Review of Meetings 2010 (contd.)

September - October

The Yapton & Ford Local History Group held their 18th AGM on 6th September 2010 in the Yapton and Ford Village Hall. The Vice-Chairman reported that the Group had experienced another very successful year with a varied and interesting programme of speakers and visits, culminating in the extremely well supported exhibition about Ford Airfield. He thanked the efforts of all those that made these possible. The Treasurer reported that the club funds were in a healthy position and in the light of this the meeting agreed not to increase the annual subscriptions for the coming year.

Following the AGM, antiques expert Brian Height, gave his professional opinion and evaluation of various items of interest brought to the meeting by members.

For our October meeting, a packed Village Hall Clubroom welcomed guest speaker, Pauline Habgood, who gave an account of her childhood memories of life living under the German occupation of Jersey during WW2. Pauline recalled how, on 9th June 1940, the Islanders could see smoke rising from the French coast and the British troops destroying anything on the Island which would benefit the Germans. This was followed by the British troops leaving Jersey taking with them 10,000 local volunteers who wished to enlist and help defend their country. Any women and children who wished to leave were evacuated leaving about 41,000 to endure the uncertainties of occupation.

The members and guests heard Pauline describe the worsening conditions that they had to live under. Their meat ration being reduced to 2oz a week and their diet being supplemented with seaweed. They ran out of salt, pepper and butter as well as tobacco and soap. Cuttlefish bones were ground down to be used as "toothpaste".

When the coal ran out there was no electricity and her home could only be heated if enough wood could be found. The population's health suffered when medical supplies ran out. The elation that Pauline and her family felt when they heard the news about D-Day on secret radios had to sustain them over the following months as their supplies rapidly diminished. The situation was alleviated somewhat with the arrival of Red Cross parcels. The Germans, cut-off from the mainland, eventually surrendered and the Islands were liberated.

Pauline was thanked by the Vice-Chairman for a very personal and illuminating account of living in the only part of Great Britain that was occupied during WW2.

Allen Misselbrook
November 2010


November - December

The members of the Yapton & Ford Local History Group were treated to an architectural feast by Alan Green at their November meeting. With the aid of slides he transported the audience through the development of Georgian Chichester.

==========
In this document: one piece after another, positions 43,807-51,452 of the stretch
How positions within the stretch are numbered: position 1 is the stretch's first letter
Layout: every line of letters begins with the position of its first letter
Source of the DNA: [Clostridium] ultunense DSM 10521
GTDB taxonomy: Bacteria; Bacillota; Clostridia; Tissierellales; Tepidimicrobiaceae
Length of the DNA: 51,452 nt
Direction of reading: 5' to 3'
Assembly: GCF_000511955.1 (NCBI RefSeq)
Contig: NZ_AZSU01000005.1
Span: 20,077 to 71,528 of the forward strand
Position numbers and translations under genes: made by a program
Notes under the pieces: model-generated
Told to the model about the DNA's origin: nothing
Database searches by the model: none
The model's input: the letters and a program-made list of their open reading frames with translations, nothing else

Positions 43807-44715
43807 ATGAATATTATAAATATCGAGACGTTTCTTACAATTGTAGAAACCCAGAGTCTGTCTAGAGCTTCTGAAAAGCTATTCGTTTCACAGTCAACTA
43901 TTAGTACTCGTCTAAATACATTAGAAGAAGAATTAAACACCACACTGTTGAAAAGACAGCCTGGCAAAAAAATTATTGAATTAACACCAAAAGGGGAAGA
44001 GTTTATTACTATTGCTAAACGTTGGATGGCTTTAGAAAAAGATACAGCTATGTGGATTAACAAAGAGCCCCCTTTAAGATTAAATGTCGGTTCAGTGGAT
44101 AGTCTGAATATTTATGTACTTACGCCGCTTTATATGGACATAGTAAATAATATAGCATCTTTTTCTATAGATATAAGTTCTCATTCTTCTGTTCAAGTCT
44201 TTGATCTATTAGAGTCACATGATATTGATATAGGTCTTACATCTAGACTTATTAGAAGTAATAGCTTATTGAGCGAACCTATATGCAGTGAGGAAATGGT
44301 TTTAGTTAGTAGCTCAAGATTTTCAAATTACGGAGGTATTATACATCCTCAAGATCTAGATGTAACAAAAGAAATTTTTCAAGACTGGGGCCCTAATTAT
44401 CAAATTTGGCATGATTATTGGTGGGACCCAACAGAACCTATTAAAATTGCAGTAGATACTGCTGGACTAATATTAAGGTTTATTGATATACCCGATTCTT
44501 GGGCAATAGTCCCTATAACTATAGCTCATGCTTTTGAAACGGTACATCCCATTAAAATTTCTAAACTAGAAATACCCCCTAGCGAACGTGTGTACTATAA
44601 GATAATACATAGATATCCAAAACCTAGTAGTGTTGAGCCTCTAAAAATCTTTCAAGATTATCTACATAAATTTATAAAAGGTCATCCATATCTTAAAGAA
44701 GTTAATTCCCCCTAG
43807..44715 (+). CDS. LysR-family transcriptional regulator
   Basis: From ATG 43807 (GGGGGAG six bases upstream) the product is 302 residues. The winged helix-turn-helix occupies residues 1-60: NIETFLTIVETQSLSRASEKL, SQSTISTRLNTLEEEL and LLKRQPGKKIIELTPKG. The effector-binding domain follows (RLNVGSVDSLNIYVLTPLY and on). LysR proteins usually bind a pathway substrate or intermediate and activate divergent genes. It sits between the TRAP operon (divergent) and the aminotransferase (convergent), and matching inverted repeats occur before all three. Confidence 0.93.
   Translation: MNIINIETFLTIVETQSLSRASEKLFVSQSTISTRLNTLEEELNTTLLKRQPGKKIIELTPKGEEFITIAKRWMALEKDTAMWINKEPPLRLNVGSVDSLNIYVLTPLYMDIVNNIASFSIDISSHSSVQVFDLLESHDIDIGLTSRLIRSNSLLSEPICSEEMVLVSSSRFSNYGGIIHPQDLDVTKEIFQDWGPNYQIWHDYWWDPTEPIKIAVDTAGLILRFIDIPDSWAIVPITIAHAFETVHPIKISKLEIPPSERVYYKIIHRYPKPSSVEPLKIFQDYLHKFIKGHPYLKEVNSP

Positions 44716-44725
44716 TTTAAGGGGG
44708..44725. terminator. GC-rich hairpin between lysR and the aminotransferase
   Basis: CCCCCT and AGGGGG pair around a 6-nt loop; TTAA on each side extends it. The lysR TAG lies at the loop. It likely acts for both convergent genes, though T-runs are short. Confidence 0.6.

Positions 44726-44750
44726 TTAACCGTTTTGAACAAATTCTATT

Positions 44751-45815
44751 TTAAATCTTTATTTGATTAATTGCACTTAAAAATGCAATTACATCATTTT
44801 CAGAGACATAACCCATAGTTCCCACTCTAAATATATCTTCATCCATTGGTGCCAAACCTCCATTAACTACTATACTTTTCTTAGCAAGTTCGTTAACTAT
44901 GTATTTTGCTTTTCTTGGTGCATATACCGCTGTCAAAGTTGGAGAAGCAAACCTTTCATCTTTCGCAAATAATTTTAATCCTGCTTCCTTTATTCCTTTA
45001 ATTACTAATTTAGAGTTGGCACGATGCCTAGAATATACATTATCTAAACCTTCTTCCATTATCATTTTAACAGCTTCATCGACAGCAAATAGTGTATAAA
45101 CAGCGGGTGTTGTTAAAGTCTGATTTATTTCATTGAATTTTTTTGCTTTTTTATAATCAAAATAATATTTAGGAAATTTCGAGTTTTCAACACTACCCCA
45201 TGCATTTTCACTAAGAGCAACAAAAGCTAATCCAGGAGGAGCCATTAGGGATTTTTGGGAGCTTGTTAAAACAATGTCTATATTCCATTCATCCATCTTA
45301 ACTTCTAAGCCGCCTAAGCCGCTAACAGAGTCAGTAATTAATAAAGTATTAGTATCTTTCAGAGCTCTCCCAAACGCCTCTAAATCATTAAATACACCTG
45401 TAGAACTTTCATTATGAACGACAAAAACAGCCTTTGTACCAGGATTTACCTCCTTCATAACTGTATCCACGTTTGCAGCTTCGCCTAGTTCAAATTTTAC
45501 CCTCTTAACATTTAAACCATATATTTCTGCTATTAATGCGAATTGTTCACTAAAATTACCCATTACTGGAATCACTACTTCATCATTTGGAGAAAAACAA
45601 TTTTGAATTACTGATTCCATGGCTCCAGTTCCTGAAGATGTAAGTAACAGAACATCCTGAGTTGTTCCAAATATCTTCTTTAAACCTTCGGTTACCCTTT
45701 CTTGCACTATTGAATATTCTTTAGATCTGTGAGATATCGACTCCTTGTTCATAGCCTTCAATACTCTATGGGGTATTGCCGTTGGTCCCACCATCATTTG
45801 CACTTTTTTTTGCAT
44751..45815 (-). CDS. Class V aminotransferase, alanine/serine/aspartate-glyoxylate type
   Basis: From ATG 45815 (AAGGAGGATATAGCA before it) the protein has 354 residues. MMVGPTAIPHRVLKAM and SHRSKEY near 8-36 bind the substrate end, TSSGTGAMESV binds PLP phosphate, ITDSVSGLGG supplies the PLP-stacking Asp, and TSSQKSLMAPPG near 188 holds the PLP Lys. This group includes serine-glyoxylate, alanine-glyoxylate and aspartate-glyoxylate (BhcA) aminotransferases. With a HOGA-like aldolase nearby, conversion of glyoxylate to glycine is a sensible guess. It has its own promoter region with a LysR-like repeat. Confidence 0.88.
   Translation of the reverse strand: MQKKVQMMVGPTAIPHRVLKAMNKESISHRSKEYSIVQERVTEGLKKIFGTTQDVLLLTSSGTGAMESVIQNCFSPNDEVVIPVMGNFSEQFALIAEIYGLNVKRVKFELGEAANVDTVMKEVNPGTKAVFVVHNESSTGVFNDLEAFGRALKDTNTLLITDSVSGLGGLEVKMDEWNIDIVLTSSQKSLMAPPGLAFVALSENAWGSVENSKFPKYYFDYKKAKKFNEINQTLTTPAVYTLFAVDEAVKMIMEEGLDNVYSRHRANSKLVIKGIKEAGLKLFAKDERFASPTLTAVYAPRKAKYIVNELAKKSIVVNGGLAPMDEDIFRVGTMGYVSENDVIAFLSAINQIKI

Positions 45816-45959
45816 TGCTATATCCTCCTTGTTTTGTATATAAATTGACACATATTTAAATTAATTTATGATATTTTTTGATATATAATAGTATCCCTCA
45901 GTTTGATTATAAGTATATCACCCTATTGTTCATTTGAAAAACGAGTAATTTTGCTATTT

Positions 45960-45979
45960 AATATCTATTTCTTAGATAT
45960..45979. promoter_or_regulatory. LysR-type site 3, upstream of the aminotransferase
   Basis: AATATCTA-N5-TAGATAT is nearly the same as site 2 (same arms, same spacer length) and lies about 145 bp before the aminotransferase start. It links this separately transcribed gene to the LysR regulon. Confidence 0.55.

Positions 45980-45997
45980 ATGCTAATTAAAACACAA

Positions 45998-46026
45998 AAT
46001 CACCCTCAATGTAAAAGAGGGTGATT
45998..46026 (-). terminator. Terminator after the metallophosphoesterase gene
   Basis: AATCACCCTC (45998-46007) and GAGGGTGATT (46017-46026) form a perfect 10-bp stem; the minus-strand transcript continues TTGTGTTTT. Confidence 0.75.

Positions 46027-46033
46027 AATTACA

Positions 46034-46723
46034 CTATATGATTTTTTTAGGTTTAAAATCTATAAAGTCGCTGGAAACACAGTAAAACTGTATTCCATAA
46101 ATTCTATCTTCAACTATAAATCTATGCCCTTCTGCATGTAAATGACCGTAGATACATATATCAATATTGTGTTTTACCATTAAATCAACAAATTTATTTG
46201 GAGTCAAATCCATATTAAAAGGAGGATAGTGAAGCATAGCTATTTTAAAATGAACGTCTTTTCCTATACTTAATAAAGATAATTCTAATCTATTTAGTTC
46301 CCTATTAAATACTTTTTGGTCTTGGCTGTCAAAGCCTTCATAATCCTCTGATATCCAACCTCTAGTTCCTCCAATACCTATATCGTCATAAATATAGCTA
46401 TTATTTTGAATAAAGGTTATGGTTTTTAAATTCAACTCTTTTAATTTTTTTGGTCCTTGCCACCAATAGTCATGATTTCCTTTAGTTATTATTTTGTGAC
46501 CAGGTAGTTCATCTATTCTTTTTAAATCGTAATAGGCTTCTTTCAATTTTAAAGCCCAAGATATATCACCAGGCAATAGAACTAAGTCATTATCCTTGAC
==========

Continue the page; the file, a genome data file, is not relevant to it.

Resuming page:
The first building on the scene was John Edes House in West Street. lt is not certain who the architect was as many of the buildings of that era were designed using a book of standard features. The next major building to be built was Pallant House, now an art gallery, which was built in 1712 by Henry Peckham.

These and many more "grand buildings" were built for "well to do" people as a status symbol to impress their neighbours. The chosen building material was bricks made locally and the usual flint which was prevalent in medieval times. Those who wanted to impress but could not afford the cost of a new building, built a brick facade to cover the existing timber framed buildings. One of the distinctive features of the Georgian houses was the chimney pots, the majority of which were made in Fareham. No two were the same.

Alan Green showed slides of other buildings in the city which can still be recognised. His descriptions of these were usually accompanied by humorous anecdotes. One of these buildings was the Ship Inn which was built for Admiral Murray who served with Nelson at Trafalgar. Another was what is now Zizzi’s restaurant, which was the first theatre to be built in Chichester.

Rob Bonnet was the Group’s guest speaker at their December meeting. The history of mills, with special emphasis on Sussex, being the subject of his illustrated talk.

The development of mills was traced from their earliest forms, which were not wind powered but turned by animals or human beings. The earliest recorded instance of a windmill was in Persia around 650 AD with the first one in Britain being in the 12th century, probably situated in Lincolnshire. Prior to this, the main driving force was water with between 5000 and 6000 entries for water mills being found in the Domesday Book in 1086.

Rob Bonnet, who is a member of the Sussex Mills Group, described, with the aid of slides, the main types of windmills. The first type being Post Mills followed by Tower Mills and finally ending up with Smock Mills. The History Group members heard of the importance of the windmills to the local economy and how different grains and other materials required different types and designs of millstones.

Working in the mills was fraught with danger with many instances of people having their cloths snagged in the rotating machinery or being hit by the rotating sails which resulted in loss of limbs and even death.

The evening concluded with a question and answer session followed by refreshments.

Allen Misselbrook
January 2011